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Japanese Yen

The Force is With the Yen

Just when it looked like the carry trade was back for good and all signs pointed to a Yen depreciation, out of nowhere came a series of surprise developments, propping the Yen back up. Spanning finance, economics, and politics - a Forex Trifecta - these developments moved swiftly through the markets, creating optimism for the Yen where before there was only pessimism. Of course, it’s possible that this bump will prove temporary, and a reversal could transpire just as quickly.

Yen Carry Trade is Back, but for How Long?

“Mrs Watanabe, the market’s metaphor for Japan’s housewife yen speculators, has come back to life.” In other words, the Yen carry trade is back. Precise data remains elusive, as always, but several recent papers/articles have nonetheless succeeded in bringing some clarity to this growing, but murky, type of trading strategy. According to one source, “Monthly capital and financial account outflow rose to a nine-year high of ¥3.75 trillion in March, up from ¥1.93tn in February, according to Japan’s Ministry of Finance.

Japanese Yen: Exports Versus Carry

Plot the Japanese Yen against almost any “major” currency over the last few months (or few weeks for that matter) and you get a pretty consistent picture. Moreover, when you graph most Yen currency pairs against the S&P 500 (I like the AUD/JPY), the correlation is uncanny! Sure enough, it was reported recently that “Japan’s currency also fell the most in a week against the euro as futures on the Standard & Poor’s 500 Index rose 0.5 percent.”

Risk Aversion Edges Up

Over the last few weeks, the stock market rally has fizzled and commodities prices have cooled off. It’s not clear what triggered this sudden surge in introspection (I would call it reasonableness). Regardless, the markets are now wondering out loud whether the optimism of the second quarter wasn’t a bit naive.

Is Risk Aversion Back?

At the end of last week, I posed a question: what will be the next theme to dominate forex markets? Perhaps the answer can be found in Monday’s massive market selloff (”Triple-M Monday” anyone?), the worst day for stocks in over two months.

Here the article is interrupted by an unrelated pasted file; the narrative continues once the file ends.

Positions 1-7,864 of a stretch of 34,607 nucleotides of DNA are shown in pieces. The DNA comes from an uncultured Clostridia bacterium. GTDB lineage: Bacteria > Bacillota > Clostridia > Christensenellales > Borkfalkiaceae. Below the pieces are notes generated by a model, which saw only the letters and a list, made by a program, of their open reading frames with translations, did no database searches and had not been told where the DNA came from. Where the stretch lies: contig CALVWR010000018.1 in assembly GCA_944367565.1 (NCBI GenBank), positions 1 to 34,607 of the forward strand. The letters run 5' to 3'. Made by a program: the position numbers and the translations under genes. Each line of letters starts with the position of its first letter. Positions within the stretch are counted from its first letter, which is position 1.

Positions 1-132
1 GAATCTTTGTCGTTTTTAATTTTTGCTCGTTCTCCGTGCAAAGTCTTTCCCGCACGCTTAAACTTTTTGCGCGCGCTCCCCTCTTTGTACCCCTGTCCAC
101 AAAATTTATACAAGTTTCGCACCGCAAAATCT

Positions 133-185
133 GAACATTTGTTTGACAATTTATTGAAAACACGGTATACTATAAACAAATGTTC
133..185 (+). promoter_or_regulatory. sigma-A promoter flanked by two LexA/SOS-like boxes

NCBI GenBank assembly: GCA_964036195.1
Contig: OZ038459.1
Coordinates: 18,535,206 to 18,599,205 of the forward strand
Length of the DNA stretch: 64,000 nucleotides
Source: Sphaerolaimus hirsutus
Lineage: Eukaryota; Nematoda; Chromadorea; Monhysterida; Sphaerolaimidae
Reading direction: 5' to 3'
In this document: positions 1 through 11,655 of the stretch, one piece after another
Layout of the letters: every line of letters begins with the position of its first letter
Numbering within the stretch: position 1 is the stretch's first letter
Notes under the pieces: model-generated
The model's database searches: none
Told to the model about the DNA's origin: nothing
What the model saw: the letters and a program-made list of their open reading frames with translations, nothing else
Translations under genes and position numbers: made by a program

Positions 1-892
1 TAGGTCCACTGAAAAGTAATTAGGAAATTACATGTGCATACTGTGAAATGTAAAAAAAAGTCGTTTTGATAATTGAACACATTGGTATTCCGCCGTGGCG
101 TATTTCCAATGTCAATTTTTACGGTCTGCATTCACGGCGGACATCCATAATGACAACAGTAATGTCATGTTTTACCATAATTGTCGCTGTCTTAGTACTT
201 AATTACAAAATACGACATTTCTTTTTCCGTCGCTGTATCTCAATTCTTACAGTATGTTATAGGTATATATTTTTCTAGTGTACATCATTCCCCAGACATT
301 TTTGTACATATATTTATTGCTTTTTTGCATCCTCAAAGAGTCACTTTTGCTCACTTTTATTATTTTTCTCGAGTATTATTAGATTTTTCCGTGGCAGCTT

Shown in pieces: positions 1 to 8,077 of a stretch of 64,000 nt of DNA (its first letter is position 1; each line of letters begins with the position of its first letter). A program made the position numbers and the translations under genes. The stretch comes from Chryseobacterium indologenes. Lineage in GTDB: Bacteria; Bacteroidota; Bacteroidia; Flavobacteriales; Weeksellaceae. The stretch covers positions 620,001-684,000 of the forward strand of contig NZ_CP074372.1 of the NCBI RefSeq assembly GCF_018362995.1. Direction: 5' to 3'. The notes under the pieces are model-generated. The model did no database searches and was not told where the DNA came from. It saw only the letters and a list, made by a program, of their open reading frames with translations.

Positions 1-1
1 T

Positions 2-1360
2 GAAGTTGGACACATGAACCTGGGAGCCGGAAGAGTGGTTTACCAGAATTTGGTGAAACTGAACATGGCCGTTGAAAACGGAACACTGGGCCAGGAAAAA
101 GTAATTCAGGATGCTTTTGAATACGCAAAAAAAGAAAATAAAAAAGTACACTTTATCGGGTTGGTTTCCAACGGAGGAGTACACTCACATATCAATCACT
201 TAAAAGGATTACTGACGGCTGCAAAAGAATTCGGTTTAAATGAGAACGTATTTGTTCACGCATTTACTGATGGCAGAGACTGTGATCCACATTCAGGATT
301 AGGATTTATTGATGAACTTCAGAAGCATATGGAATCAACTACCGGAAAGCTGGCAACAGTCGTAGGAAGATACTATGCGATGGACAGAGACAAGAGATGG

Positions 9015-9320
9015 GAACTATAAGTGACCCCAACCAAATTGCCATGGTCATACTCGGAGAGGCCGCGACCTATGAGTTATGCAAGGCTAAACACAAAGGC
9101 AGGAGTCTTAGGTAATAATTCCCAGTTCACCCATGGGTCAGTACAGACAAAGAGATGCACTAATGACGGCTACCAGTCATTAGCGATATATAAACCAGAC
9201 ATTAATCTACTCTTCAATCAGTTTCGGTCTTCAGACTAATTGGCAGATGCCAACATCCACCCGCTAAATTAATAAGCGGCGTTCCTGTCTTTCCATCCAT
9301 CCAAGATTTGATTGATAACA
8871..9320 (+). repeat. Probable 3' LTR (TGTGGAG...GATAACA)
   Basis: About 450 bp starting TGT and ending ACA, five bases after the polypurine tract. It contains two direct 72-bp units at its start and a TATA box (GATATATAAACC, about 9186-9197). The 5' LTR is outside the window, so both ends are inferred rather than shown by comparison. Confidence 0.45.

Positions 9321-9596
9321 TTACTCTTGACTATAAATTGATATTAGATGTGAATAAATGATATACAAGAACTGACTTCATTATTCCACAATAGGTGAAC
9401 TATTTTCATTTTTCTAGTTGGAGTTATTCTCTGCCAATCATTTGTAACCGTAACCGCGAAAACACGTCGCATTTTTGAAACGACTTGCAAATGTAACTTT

Japanese Yen Sinks with US Dollar, but at Slower Pace

Speaking of seven-month lows, did anyone notice that while the US Dollar was busy declining against pretty much every other tradable currency that the Japanese Yen was doing the same? The Yen has remained rangebound against the Dollar for the last three months - the period during which the market rally and Dollar decline have taken place - which just by simple mathematics explains why it has also fallen to a seven-month low around the same time.

Japanese Yen Sinks with US Dollar, but at Slower Pace

Speaking of seven-month lows, did anyone notice that while the US Dollar was busy declining against pretty much every other tradable currency that the Japanese Yen was doing the same? The Yen has remained rangebound against the Dollar for the last three months - the period during which the market rally and Dollar decline have taken place - which just by simple mathematics explains why it has also fallen to a seven-month low around the same time.

Yen Continues to Drop Despite Government Stimulus Plan

This week, the Yen continued its decline against the Dollar and Euro, dipping well below 100 Yen/Dollar en route to a six-month low. Most analysts attribute this trend to a pickup in risk aversion: “Some kind of optimism is returning to the market and that’s putting pressure on the yen,” explained one analyst succinctly.

Yen Rises Above 100 as Risk Aversion Fades

This week marked a couple milestones for the Japanese Yen. First, the Yen fell below 100 JPY/USD for the first time in five months. Second, the Central Bank of Japan “celebrated” five years of not having intervened in forex markets. Of course, the relationship between these two events is not difficult to ascertain; as the Yen retreats from the stratospheric highs of 2008, intervention is becoming progressively less necessary (and hence less likely).

Japanese Yen Hovers around 100 JPY/USD, Intervention Unlikely

In the wake of the Swiss National Bank intervening to hold down the value of the Franc, everyone is wondering whether the Bank of Japan (and perhaps other Central Banks) will follow suit. Asks one market commentator rhetorically: “How long do you think it will be until Japan tries once again to push the yen lower, with its export industries in tatters?” Given that the Japanese economy is forecast to contract for at least the next two quarters, and also that its trade balance recently slipped into deficit, this is an eminently reasonable question.

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